The main thing I try to get across to students, is learning can be fun, it doesn’t have to be this dreaded thing you are forced to be carted to 5 days of the week.  The more fun you have learning, chances are the more you will remember.  We started the morning working on prepositional phrases.  This is something we went over at University recently , and people in their 20’s, 30’s and even 40’s are still struggling to understand prepositional phrases.  Because kids at this age generally try so hard at this, they feel they should understand and “get” everything in the first try.  I emphasized that we were still studying this at my age and then they began to ease up on being so hard on themselves.

Once they realized they could be calm and themselves around me, they started peeling back their guarded layers.  One student showed me their writing book.  In it she had written a book about a Monster school, complete with Banana pudding pranks and more.  As I read it, a smile couldn’t be kept from creeping across my face.  When I told her I really enjoyed both of her stories, it was as if she finally gained acceptance of her creativity and an acknowledgement of her originality.  She nodded with a satisfied smile.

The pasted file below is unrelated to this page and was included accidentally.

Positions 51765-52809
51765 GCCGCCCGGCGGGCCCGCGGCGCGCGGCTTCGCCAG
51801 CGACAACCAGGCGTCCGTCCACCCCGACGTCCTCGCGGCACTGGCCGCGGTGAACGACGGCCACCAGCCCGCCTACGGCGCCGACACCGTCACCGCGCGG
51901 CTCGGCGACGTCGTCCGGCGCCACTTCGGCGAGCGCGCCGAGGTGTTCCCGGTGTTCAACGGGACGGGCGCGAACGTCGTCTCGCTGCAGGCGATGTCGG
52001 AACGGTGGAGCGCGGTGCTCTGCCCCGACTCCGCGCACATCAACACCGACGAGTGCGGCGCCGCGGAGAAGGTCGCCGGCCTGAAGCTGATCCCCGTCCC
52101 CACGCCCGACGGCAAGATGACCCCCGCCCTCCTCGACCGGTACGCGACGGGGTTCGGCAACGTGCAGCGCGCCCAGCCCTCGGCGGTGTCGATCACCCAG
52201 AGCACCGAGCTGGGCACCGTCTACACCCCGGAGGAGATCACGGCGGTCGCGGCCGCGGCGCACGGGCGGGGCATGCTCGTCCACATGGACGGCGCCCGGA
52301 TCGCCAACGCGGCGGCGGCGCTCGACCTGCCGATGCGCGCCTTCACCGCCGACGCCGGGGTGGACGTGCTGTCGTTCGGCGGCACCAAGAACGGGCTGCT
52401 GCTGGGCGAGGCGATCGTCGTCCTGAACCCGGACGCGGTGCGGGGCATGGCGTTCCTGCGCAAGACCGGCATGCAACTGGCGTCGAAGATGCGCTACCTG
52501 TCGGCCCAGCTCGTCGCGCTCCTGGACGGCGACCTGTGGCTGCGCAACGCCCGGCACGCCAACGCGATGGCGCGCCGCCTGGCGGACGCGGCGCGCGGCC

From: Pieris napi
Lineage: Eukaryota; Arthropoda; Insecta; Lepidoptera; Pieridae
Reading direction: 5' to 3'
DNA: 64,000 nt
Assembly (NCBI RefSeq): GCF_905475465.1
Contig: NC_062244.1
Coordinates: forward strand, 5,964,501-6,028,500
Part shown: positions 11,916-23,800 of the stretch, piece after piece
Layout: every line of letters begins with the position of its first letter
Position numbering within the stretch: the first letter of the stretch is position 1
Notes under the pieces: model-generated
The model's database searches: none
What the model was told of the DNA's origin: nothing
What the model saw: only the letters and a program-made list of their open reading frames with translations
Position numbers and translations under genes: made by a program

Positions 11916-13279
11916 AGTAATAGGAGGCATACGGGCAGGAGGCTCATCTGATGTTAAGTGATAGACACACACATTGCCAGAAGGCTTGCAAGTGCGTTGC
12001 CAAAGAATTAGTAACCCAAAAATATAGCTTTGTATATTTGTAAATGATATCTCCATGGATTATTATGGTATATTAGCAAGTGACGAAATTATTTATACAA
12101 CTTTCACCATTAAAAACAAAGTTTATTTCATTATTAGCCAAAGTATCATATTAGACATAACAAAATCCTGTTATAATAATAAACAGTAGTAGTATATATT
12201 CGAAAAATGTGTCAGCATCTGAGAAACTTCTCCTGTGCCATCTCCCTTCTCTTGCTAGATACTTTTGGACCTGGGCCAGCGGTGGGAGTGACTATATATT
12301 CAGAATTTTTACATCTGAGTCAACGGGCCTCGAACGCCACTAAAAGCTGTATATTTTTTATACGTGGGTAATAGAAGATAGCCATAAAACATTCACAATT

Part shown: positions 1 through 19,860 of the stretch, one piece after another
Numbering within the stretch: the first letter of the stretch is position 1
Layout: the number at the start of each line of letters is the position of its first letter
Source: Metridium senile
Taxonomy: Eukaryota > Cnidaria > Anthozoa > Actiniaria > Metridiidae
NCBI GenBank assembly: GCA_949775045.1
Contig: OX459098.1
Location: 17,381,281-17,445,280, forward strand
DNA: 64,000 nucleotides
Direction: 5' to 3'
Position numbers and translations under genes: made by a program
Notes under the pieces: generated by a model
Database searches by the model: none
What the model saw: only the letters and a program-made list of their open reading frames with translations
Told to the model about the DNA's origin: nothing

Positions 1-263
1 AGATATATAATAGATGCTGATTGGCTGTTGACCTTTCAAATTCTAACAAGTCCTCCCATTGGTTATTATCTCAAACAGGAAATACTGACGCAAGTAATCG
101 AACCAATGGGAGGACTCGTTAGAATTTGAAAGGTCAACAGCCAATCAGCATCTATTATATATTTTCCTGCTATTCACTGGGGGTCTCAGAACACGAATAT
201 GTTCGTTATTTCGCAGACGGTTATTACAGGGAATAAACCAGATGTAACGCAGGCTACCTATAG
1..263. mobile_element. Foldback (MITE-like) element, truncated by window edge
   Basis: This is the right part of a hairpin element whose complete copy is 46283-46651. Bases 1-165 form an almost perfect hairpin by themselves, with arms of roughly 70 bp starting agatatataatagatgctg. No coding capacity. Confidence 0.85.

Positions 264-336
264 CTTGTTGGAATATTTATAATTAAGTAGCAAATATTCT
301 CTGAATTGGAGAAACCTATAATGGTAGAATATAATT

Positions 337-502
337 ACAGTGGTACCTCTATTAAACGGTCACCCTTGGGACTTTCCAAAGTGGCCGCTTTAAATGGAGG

Before they had to take a break to go to their other classes, one student quickly asked me to draw a Garfield on the board.  Within seconds I had drawn the head of the beloved feline character.  By the time I turned around, instead of it being the original boy who had asked for the drawing, it was the entire class gathered around the board to see how it was done.